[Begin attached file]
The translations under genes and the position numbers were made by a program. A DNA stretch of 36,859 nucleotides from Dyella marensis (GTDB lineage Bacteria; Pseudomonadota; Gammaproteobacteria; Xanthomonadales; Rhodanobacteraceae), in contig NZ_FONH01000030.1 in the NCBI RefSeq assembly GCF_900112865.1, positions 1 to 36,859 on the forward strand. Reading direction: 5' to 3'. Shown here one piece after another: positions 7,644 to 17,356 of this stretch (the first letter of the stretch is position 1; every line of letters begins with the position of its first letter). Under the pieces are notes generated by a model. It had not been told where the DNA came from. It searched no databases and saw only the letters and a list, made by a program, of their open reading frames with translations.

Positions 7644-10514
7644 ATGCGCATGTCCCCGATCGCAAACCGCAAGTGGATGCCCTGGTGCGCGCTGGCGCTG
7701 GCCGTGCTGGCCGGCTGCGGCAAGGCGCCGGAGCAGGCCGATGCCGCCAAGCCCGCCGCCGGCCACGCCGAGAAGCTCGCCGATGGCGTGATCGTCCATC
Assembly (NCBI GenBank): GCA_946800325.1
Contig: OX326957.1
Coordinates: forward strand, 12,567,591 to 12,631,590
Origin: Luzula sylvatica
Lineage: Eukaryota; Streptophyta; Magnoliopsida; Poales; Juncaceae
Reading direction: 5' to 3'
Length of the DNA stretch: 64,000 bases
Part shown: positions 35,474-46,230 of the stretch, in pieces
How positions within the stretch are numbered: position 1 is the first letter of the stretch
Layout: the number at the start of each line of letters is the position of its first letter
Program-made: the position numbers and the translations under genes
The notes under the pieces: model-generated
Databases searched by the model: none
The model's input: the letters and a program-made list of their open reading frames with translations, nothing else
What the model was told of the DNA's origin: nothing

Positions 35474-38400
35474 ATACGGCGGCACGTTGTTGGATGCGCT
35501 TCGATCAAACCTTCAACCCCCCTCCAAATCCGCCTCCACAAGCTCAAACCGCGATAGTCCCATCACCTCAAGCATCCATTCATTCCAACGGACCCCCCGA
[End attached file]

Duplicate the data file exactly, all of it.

The translations under genes and the position numbers were made by a program. A DNA stretch of 36,859 nucleotides from Dyella marensis (GTDB lineage Bacteria; Pseudomonadota; Gammaproteobacteria; Xanthomonadales; Rhodanobacteraceae), in contig NZ_FONH01000030.1 in the NCBI RefSeq assembly GCF_900112865.1, positions 1 to 36,859 on the forward strand. Reading direction: 5' to 3'. Shown here one piece after another: positions 7,644 to 17,356 of this stretch (the first letter of the stretch is position 1; every line of letters begins with the position of its first letter). Under the pieces are notes generated by a model. It had not been told where the DNA came from. It searched no databases and saw only the letters and a list, made by a program, of their open reading frames with translations.

Positions 7644-10514
7644 ATGCGCATGTCCCCGATCGCAAACCGCAAGTGGATGCCCTGGTGCGCGCTGGCGCTG
7701 GCCGTGCTGGCCGGCTGCGGCAAGGCGCCGGAGCAGGCCGATGCCGCCAAGCCCGCCGCCGGCCACGCCGAGAAGCTCGCCGATGGCGTGATCGTCCATC
Assembly (NCBI GenBank): GCA_946800325.1
Contig: OX326957.1
Coordinates: forward strand, 12,567,591 to 12,631,590
Origin: Luzula sylvatica
Lineage: Eukaryota; Streptophyta; Magnoliopsida; Poales; Juncaceae
Reading direction: 5' to 3'
Length of the DNA stretch: 64,000 bases
Part shown: positions 35,474-46,230 of the stretch, in pieces
How positions within the stretch are numbered: position 1 is the first letter of the stretch
Layout: the number at the start of each line of letters is the position of its first letter
Program-made: the position numbers and the translations under genes
The notes under the pieces: model-generated
Databases searched by the model: none
The model's input: the letters and a program-made list of their open reading frames with translations, nothing else
What the model was told of the DNA's origin: nothing

Positions 35474-38400
35474 ATACGGCGGCACGTTGTTGGATGCGCT
35501 TCGATCAAACCTTCAACCCCCCTCCAAATCCGCCTCCACAAGCTCAAACCGCGATAGTCCCATCACCTCAAGCATCCATTCATTCCAACGGACCCCCCGA